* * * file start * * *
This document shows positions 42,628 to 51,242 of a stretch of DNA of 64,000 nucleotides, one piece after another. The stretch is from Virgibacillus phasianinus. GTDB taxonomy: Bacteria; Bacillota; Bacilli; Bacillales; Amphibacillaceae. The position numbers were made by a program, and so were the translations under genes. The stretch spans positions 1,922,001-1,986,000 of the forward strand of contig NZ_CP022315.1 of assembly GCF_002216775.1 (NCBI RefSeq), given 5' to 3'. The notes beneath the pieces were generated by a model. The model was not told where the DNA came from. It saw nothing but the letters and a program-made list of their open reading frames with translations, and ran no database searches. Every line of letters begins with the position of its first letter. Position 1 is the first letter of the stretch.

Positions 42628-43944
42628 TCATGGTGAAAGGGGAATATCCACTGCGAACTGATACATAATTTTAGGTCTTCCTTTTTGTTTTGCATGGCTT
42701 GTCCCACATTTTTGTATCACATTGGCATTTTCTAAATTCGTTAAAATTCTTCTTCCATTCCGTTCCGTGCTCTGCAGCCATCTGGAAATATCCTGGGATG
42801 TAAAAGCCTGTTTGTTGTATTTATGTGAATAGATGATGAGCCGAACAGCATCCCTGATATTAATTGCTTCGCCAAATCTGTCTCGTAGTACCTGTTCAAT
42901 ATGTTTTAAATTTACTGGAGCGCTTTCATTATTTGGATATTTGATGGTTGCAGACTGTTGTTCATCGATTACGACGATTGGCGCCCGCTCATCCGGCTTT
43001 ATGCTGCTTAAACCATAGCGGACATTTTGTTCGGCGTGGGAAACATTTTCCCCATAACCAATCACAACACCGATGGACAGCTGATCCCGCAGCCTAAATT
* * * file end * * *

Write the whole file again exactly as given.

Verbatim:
This document shows positions 42,628 to 51,242 of a stretch of DNA of 64,000 nucleotides, one piece after another. The stretch is from Virgibacillus phasianinus. GTDB taxonomy: Bacteria; Bacillota; Bacilli; Bacillales; Amphibacillaceae. The position numbers were made by a program, and so were the translations under genes. The stretch spans positions 1,922,001-1,986,000 of the forward strand of contig NZ_CP022315.1 of assembly GCF_002216775.1 (NCBI RefSeq), given 5' to 3'. The notes beneath the pieces were generated by a model. The model was not told where the DNA came from. It saw nothing but the letters and a program-made list of their open reading frames with translations, and ran no database searches. Every line of letters begins with the position of its first letter. Position 1 is the first letter of the stretch.

Positions 42628-43944
42628 TCATGGTGAAAGGGGAATATCCACTGCGAACTGATACATAATTTTAGGTCTTCCTTTTTGTTTTGCATGGCTT
42701 GTCCCACATTTTTGTATCACATTGGCATTTTCTAAATTCGTTAAAATTCTTCTTCCATTCCGTTCCGTGCTCTGCAGCCATCTGGAAATATCCTGGGATG
42801 TAAAAGCCTGTTTGTTGTATTTATGTGAATAGATGATGAGCCGAACAGCATCCCTGATATTAATTGCTTCGCCAAATCTGTCTCGTAGTACCTGTTCAAT
42901 ATGTTTTAAATTTACTGGAGCGCTTTCATTATTTGGATATTTGATGGTTGCAGACTGTTGTTCATCGATTACGACGATTGGCGCCCGCTCATCCGGCTTT
43001 ATGCTGCTTAAACCATAGCGGACATTTTGTTCGGCGTGGGAAACATTTTCCCCATAACCAATCACAACACCGATGGACAGCTGATCCCGCAGCCTAAATT